The random amino acid copolymers FYAK and VWAK ameliorate EAE in a humanized mouse model expressing both a human transgenic myelin basic protein (MBP)85,99-specific T,cell receptor and HLA-DR2. Here we show that microglia isolated from the central nervous system (CNS) of humanized mice with EAE induced by MBP85,99 and treated with these copolymers had reduced expression of HLA-DR, and thus reduced capacity to present MBP85,99 and activate transgenic T,cells. In vitro microglia up-regulated empty HLA-DR2 upon activation with GM-CSF with or without LPS or IFN-,, but not with IL-4 or IL-10. Correspondingly, gene chip arrays showed that the CNS of untreated and YFAK-treated mice differentially expressed pro- and anti-inflammatory molecules during MBP85,99-induced EAE. Interestingly, microglia expressed the full-length ,,,and ,,,subunits of the tetrameric adaptor protein complexes AP-1 and AP-2 respectively, but after treatment with GM-CSF these complexes were cleaved, as had been found in immature dendritic cells derived from bone marrow. Strikingly, in vivo the perivascular lymphocyte infiltration seen in untreated mice immunized with MBP85,99 was composed of equal numbers of hV,2+ MPB85,99-specific transgenic and hV,2, endogenous T,cells, while the much smaller infiltration seen after treatment with YFAK was composed predominantly of hV,2, endogenous T,cells. [source]

    Recruitment and selection of marginal zone B,cells is independent of exogenous antigens

    Abstract Marginal zone B (MZ-B) cells of the spleen contribute significantly to the immunity against invasive infections with polysaccharide-encapsulated bacteria. Recent evidence indicates that recruitment and selection of MZ-B,cells occurs on the basis of positive selection constraints that likely operate via B,cell receptor (BCR) signaling. Previous studies have shown that MZ-B,cells carry relatively shorter immunoglobulin (Ig) heavy (H) chain complementarity-determining region,3 (H-CDR3) sequences and express BCR which are thought to be polyreactive. In this scenario, MZ-B,cell selection proceeds via engagement of the BCR with exogenous (i.e. microbial gut flora-derived) and/or endogenous (self) antigens. Here, we studied the influence of exogenous antigens on the selection process of MZ-B,cells using non-genetically manipulated adult germ-free and conventionally reared infant rats. This study was carried out by H-CDR3 spectratype analysis of VH(PC7183)-encoded Ig VHDJH -, transcripts expressed by purified splenic MZ-B,cells and other B,cell subsets. We show that MZ-B,cells in both adult germ-free and conventionally reared infant (14-day-old) rats are H-CDR3-selected cells, providing strong evidence that recruitment and selection of MZ-B,cells is driven by self antigens. [source]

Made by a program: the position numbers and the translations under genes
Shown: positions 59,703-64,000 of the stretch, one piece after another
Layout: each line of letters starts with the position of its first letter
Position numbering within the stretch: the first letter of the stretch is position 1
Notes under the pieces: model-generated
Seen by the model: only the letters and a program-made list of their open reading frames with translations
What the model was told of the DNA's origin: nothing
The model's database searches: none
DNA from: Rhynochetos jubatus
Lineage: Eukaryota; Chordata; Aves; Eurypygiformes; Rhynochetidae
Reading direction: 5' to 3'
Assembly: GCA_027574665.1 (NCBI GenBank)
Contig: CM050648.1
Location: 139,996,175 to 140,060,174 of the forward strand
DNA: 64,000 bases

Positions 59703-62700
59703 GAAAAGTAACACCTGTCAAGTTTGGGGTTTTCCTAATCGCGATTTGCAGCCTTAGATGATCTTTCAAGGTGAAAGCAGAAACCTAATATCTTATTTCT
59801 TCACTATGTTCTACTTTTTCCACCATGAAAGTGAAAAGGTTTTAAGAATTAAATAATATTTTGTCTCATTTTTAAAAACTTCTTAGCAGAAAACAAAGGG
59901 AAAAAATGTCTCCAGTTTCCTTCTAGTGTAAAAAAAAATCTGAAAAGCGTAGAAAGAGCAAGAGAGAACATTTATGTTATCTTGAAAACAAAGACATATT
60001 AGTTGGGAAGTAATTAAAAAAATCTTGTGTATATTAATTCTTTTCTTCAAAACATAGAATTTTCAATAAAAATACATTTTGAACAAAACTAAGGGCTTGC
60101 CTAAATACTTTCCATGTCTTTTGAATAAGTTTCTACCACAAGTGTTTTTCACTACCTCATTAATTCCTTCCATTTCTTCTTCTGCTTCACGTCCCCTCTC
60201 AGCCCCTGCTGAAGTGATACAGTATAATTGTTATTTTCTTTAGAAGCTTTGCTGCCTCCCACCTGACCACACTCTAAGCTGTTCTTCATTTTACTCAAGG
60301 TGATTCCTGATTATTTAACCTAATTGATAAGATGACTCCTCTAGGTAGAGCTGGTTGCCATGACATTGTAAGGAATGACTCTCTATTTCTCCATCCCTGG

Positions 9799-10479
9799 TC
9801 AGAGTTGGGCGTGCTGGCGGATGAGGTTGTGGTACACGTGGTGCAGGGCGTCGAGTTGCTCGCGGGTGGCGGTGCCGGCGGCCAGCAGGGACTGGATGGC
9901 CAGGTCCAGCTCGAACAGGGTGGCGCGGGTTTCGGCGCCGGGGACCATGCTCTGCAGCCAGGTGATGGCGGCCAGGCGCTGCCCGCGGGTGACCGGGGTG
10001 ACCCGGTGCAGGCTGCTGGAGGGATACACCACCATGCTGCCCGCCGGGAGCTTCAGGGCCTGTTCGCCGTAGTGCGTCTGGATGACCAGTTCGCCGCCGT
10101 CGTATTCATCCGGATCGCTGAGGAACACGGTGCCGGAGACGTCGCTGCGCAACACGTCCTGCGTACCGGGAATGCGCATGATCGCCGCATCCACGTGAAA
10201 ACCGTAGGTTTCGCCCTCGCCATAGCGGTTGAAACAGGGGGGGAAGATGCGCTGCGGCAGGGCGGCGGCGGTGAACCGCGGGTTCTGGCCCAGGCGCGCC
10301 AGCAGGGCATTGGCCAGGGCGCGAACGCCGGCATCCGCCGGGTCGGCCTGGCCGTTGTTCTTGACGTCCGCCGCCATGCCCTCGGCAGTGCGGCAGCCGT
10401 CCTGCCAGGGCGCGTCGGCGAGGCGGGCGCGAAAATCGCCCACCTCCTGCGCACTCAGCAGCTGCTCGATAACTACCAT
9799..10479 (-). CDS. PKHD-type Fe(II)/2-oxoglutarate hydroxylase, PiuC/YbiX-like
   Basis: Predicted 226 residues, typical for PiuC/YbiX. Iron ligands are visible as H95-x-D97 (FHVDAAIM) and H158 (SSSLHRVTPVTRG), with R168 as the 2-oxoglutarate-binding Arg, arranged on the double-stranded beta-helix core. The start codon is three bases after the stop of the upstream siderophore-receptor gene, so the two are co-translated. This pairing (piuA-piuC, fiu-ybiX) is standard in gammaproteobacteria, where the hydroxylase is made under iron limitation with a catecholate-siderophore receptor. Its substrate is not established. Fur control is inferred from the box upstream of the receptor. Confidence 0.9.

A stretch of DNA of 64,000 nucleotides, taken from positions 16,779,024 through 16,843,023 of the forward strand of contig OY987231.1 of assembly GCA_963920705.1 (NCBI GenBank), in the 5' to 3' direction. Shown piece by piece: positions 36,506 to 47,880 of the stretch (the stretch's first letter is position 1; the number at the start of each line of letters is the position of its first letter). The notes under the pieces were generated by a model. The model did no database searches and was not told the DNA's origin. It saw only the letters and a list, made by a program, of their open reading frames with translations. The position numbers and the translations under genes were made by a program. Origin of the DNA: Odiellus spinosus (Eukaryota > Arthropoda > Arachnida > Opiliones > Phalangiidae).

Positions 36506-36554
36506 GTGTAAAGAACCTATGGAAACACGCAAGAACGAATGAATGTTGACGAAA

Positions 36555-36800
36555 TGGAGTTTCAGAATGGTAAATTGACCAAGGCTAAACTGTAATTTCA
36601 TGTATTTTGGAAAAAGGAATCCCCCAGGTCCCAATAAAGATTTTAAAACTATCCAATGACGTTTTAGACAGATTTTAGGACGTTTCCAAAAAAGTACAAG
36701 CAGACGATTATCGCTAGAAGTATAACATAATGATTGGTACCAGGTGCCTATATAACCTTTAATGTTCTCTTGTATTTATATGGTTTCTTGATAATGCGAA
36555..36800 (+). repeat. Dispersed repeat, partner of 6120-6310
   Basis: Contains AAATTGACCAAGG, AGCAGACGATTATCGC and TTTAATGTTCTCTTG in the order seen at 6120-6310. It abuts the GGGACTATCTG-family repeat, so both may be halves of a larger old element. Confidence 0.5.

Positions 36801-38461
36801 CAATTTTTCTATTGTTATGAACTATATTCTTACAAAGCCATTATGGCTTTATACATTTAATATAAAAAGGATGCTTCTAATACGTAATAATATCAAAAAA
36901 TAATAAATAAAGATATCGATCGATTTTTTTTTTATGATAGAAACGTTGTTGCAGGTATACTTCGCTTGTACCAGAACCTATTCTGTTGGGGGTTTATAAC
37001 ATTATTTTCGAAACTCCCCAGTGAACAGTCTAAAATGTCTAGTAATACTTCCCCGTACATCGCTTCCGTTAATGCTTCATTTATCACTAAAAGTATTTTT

Intra- and inter-allelic ordering of T cell receptor , chain gene assembly

    Bernard Khor
    Abstract Allelic exclusion at the TCR, locus mandates that gene assembly be regulated in a manner that permits feedback inhibition of further complete TCR, rearrangements upon pre-TCR expression. Here we show that assembly of TCR, chain genes from V,, D, and J, gene segments is intra-allelically ordered, proceeding primarily through DJ,, and not VD,, intermediates. This ensures that V, to DJ, rearrangement, which can be feedback inhibited, is the final step in the assembly process. A newly assembled VDJ, rearrangement must be tested to determine if it is in-frame before V, to DJ, rearrangement is permitted on the alternate allele. This inter-allelic ordering may occur through a general inefficiency of V, to DJ, rearrangement and/or through static differences in accessibility of the two TCR, alleles. However, we find that within the regulatory context of allelic exclusion, V, to DJ, rearrangement proceeds to completion on both alleles. Furthermore, all possible VDJ, rearrangements are not completed on one allele before V, to DJ, rearrangement is initiated on the alternate allele. Together, these data support a dynamic model of inter-allelic accessibility that permits the ordered and efficient assembly of complete variable region genes on both TCR, alleles during T cell development. [source]

    Fc,RII expression on follicular dendritic cells and immunoreceptor tyrosine-based inhibition motif signaling in B,cells

    Yüksel Aydar
    Abstract Immune complexes (IC) initiate immunoreceptor tyrosine-based inhibition motif (ITIM) signaling and inhibit B,cell activation by coligating B,cell receptor for antigen (BCR) and Fc,RII. Nevertheless, IC on follicular dendritic cells (FDC) stimulate rapid germinal center (GC) B,cell proliferation suggesting that interactions between IC and FDC render IC capable of B,cell activation. Tounderstand this, we studied the kinetics of FDC Fc,RII and complement receptors,1 and,2 (CR1&2) expressions during the GC reaction and determined whether FDC Fc,RII could bind Fc in IC and block ITIM signaling. Mice were immunized with sheep red blood cells (SRBC), and CR1&2 and Fc,RII levels in FDC reticula were monitored. The role of FDC Fc,RII was studied using anti-BCR-stimulated A20 cells. Levels of FDC Fc,RII in spleens of SRBC-injected mice increased within 24,h and were dramatically increased (,50-fold) on days,3 and,5. In contrast, CR1&2 levels increased less than twofold. Addition of normal FDC, but not FDC lacking Fc,RII, reduced and reversed anti-BCR-induced SH2 domain-containing inositol phosphatase (SHIP)-1 phosphorylation in A20 cells. FDC wereable to induce normal recall responses even after overnight incubation of the lymphocytes with IC to stimulate ITIM signaling. Engagement of Ig Fc with numerous Fc,RII on FDC appears to minimize IC-induced ITIM signaling. Thus, rapid up-regulation of FDC Fc,RII may explain why poorly immunogenic IC are rendered highly immunogenic when presented by FDC in GC. [source]